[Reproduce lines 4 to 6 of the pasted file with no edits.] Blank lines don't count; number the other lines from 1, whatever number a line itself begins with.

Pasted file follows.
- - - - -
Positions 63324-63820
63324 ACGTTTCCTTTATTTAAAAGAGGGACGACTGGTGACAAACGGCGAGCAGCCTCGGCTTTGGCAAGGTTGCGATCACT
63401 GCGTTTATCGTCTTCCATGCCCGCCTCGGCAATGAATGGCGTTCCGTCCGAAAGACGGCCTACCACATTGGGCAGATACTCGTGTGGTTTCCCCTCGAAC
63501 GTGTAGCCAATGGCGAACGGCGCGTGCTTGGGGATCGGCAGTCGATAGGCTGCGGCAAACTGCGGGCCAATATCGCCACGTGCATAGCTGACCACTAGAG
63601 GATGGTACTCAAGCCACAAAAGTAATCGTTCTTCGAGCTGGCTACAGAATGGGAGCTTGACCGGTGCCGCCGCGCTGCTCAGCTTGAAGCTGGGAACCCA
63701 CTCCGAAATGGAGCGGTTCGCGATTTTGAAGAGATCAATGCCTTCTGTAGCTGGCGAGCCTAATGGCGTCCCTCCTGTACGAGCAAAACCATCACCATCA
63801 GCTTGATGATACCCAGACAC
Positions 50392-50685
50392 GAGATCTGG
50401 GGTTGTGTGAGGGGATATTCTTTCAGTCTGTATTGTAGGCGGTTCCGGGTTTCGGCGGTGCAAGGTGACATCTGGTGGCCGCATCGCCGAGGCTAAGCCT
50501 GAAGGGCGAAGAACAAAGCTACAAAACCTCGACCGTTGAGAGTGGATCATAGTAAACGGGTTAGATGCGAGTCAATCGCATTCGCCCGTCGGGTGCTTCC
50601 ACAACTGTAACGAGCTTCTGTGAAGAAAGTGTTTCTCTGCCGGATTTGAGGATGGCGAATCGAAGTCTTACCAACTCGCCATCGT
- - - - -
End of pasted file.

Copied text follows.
63501 GTGTAGCCAATGGCGAACGGCGCGTGCTTGGGGATCGGCAGTCGATAGGCTGCGGCAAACTGCGGGCCAATATCGCCACGTGCATAGCTGACCACTAGAG
63601 GATGGTACTCAAGCCACAAAAGTAATCGTTCTTCGAGCTGGCTACAGAATGGGAGCTTGACCGGTGCCGCCGCGCTGCTCAGCTTGAAGCTGGGAACCCA
63701 CTCCGAAATGGAGCGGTTCGCGATTTTGAAGAGATCAATGCCTTCTGTAGCTGGCGAGCCTAATGGCGTCCCTCCTGTACGAGCAAAACCATCACCATCA